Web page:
This resulted in campus-wide disability awareness programming. Thanks to the people I met through that experience I became a part of the culture and embedded in the norms and experiences. I discovered the inadequacies in the system and how those from disadvantaged and minority communities lacked information to the resources available to them. I met advocates of all ages and invited speakers to spread the message of how disability is inclusion and how disability is a culture. A culture and community that has been oppressed, but a culture that does not discriminate on the basis of age, gender, sexual orientation, religion, socioeconomic status, an or race. I became a strong advocate for students to seek accommodations. I began to share my story and took pride in my identity as someone who experiences a disability.

Instead of becoming an Audiologist, I became a Rehabilitation Counselor which allowed me to use my experience as a springboard to empower individuals with disabilities to lead meaningful lives while highlighting their abilities. My rebellion was fueled by the need for advocacy, awareness, and access to education to those who experience disability, but most importantly those who do not.

Now, I co-teach the Disability and Society course alongside Diana Pastora Carson and together we challenge the concept of disability to our students. In addition, I am a career counselor for adults with developmental disabilities, utilizing person-centered approaches. My advocacy, counseling, and education trajectory will soon be heavily focused on socio-sexual aspects of disability, specifically for individuals with developmental disabilities who have been limited access to this education and or have been sexually assaulted and or abused. I strive to live a life fulling my mission for disability advocacy, education, and awareness to ensure that those who may not speak can be heard and to be valuable and contributing members to our society.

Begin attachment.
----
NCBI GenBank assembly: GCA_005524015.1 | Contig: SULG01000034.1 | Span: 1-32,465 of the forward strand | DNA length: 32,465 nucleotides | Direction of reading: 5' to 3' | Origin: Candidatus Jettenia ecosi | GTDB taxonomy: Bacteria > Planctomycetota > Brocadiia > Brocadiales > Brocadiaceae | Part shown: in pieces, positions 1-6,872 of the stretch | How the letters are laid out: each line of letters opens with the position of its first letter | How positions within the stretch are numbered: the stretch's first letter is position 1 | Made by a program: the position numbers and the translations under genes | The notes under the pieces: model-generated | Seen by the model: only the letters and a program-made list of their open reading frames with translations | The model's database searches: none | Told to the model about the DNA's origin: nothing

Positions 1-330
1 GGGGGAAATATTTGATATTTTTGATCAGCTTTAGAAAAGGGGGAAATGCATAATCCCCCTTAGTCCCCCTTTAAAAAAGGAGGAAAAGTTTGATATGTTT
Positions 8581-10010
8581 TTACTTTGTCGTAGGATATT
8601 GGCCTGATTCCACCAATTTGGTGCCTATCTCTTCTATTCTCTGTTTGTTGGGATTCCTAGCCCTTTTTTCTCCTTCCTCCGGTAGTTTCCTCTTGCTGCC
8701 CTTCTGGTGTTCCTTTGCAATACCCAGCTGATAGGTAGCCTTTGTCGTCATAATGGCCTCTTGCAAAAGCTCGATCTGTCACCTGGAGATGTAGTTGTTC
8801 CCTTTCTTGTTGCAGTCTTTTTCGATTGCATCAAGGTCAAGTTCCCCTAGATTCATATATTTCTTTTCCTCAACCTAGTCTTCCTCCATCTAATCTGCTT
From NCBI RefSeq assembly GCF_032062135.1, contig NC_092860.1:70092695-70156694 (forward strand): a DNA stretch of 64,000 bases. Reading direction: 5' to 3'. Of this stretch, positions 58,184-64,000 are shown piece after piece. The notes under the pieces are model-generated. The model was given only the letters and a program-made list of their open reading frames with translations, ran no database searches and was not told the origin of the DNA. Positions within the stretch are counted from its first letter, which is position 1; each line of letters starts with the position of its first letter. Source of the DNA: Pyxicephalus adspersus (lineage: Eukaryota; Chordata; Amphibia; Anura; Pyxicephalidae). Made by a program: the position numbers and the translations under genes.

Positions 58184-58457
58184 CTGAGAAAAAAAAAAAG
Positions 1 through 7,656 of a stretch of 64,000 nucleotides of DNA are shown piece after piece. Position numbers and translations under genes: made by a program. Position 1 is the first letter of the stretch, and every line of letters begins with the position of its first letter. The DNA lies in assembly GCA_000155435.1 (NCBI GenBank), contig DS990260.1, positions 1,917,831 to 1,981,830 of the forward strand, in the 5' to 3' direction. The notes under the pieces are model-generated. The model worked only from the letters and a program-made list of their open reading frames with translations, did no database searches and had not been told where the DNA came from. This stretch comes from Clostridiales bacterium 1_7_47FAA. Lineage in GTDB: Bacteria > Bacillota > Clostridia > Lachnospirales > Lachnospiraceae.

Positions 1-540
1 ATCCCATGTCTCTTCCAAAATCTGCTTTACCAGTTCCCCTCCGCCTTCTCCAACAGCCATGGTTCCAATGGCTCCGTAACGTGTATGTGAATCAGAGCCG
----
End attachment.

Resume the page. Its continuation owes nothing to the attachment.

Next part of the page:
Great, so let’s dig a little deeper into the story – has it been an easy path overall and if not, what were the challenges you’ve had to overcome?
If my journey had been smooth, I probably would not have been in this field empowering others through counseling and education. Having discovered that I was adopted during my teenage years which opened pandora’s box which uncovered an identity crisis and disconnect from the life I thought to be true and truth itself. It was a personal struggle that resulted in a series of repercussions and angst for years that I needed to figure out on my own. I know many others who are adopted who are ashamed to talk about these things because there’s the idea that adoptees should be grateful for the opportunities we’ve been provided (which we are), but we cannot deny the adoptee experience and I encourage more people to talk about it.

My experience with depression, anxiety, and PTSD since childhood were presented with periods of time where I wasn’t sure there would be a light of the end of the tunnel. I spent years in therapy and at some points using medications. I’ve had an incredible support system of friends and mentors who let me feel what I needed to feel and walked with me during the darkest parts of my journey and were patient. As I reached adulthood, sharing my story became easier, I became more confident and no longer tied to diagnosis or label. I focused my life on education and contributing to the lives of others and most importantly, putting my self-care before anything else. I eat well, sleep well, take time to myself, and only do the things I love doing. I recently adopted a minimalist mindset and that’s been a great tool for keeping me present. I’m not on social media much these days either as I’ve found it’s a distraction and there’s nothing appealing about sharing my life and comparing it to the lives of others.

Becoming completely deaf in my left ear brought me balance and taught me the value of communication. I had withdrawn for many years from social interactions but realized that isolating myself was not going to get me anywhere so I’ve learned to adapt. It allowed me the opportunity to learn about a culture different from my own and advocate for the Deaf community and the equitable access to information and communication in all aspects of the community.